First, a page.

Fuel Economy Is Getting Better, But Car Buying Habits Are Getting Worse
New cars are more efficient now than ever, but Americans’ appetites for heavier SUVs and pickups are slowing climate change gains. That’s according to a report from the U.S. Environmental Protection Agency this week that outlined fleet fuel economy results for new cars sold last year.
Most automakers—nine of 14 large manufacturers—in the U.S. again missed their mpg and greenhouse-gas targets before federal credits. Credits helped seven of those manufacturers back into compliance, although credits don’t directly improve air quality.
“Today’s report demonstrates the significant progress we’ve made to ensure clean air for all as automakers continue to innovate and utilize more advanced technologies to cut pollution,” EPA Administrator Michael S. Regan said in a statement. “Working together across the public and private sector, we can deliver on EPA’s mission to protect public health, especially our most vulnerable populations, and advance President Biden’s ambitious agenda to combat the climate crisis.”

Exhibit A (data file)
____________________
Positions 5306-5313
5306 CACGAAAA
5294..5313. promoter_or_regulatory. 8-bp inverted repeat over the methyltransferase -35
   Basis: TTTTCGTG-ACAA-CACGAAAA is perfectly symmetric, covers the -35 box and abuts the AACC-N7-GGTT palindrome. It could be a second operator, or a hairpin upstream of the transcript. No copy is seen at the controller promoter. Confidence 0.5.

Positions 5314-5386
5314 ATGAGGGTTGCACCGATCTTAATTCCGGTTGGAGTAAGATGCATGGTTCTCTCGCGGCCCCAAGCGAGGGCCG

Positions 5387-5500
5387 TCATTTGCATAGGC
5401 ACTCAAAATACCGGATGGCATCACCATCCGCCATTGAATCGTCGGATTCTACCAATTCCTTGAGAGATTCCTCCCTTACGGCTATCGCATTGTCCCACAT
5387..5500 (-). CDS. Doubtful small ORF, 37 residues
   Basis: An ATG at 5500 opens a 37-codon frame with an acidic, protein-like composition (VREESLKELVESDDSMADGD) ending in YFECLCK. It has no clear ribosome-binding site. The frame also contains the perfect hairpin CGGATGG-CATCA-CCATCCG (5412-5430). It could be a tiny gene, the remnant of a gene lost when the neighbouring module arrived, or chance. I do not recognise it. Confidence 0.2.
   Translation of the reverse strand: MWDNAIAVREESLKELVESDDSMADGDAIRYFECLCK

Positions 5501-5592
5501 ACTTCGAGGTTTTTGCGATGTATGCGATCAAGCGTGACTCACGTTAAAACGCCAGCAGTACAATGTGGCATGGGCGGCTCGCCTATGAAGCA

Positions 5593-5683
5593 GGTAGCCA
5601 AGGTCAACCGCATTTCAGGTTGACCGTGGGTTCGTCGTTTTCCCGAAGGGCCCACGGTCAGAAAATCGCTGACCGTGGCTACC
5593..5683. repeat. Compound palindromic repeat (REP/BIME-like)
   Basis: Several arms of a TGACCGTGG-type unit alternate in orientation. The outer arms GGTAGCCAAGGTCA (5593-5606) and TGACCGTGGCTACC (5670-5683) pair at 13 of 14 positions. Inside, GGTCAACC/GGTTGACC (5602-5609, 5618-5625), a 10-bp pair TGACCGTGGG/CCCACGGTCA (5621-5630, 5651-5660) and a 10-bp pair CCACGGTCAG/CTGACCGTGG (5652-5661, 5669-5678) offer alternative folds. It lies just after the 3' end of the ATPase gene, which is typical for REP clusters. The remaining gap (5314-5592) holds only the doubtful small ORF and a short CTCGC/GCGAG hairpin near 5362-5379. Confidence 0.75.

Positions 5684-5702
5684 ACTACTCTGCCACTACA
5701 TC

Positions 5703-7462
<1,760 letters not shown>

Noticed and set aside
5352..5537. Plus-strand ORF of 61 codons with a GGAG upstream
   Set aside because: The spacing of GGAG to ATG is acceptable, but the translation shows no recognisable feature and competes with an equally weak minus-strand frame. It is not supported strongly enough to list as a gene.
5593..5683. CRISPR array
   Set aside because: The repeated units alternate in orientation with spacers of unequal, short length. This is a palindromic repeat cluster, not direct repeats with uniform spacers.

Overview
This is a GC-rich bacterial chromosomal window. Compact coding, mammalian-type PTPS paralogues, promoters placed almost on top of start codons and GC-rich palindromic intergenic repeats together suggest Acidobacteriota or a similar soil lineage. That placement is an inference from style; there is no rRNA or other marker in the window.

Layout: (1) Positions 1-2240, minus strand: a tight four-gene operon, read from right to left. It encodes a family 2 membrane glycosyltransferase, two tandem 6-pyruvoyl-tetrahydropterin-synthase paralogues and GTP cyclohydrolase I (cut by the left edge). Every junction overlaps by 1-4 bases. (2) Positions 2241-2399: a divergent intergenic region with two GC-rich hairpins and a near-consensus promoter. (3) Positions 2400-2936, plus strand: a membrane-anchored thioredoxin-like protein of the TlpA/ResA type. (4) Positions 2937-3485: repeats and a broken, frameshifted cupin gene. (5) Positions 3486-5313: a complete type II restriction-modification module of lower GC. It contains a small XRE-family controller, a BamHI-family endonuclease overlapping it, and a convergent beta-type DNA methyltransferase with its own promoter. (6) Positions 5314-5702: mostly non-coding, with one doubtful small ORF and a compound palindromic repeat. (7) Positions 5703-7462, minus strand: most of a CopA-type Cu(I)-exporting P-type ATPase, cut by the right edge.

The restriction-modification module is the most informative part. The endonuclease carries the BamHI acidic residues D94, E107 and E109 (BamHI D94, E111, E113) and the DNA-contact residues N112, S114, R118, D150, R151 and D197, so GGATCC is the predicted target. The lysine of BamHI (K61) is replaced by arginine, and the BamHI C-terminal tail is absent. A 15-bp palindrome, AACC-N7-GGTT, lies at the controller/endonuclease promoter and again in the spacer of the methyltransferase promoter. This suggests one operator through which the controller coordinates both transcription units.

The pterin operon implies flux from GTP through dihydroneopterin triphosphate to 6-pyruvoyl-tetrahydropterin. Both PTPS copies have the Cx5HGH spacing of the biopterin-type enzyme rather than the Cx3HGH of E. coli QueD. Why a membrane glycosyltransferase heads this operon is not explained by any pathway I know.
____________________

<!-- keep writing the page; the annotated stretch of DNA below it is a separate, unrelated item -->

For all model year 2021 vehicles, the average fuel economy stayed at 25.42 mpg for cars and trucks, which is nearly identical to 2020’s average of 25.38 mpg. Preliminary data for 2022 shows a significant jump up to 26.36 mpg for the 2022 model year. The report noted the significant shift toward bigger vehicles; last year, sedans and wagons comprised 26% of new car sales, down from 50% in 2013—and much lower than 80% in 1975. Last year, SUVs comprised 45% of the new car market, and trucks were 16% of new car sales. Predictably, heavier vehicles were far less efficient than sedans or wagons: sedans and wagons combined averaged 32.25 mpg, while 4WD or AWD SUVs notched 24.06 mpg on average, and pickups netted just 19.33 mpg.
Tesla’s all-electric fleet led automakers last year, while Stellantis’ SUV- and truck-heavy fleet came in last.
“While the vehicles that generated this data featured attributes our customers preferred at the time, they do not reflect our current or future product plan,” a Stellantis spokesman said in a statement. “Since model-year 2021, Stellantis introduced the best-selling PHEV in America–the Jeep Wrangler 4xe–and announced our $35-billion investment in electrification and related software, to help bring 25 battery-electric vehicles to the U.S. market by 2030.”
Automakers may be doing their part. Your turn, car buyers.
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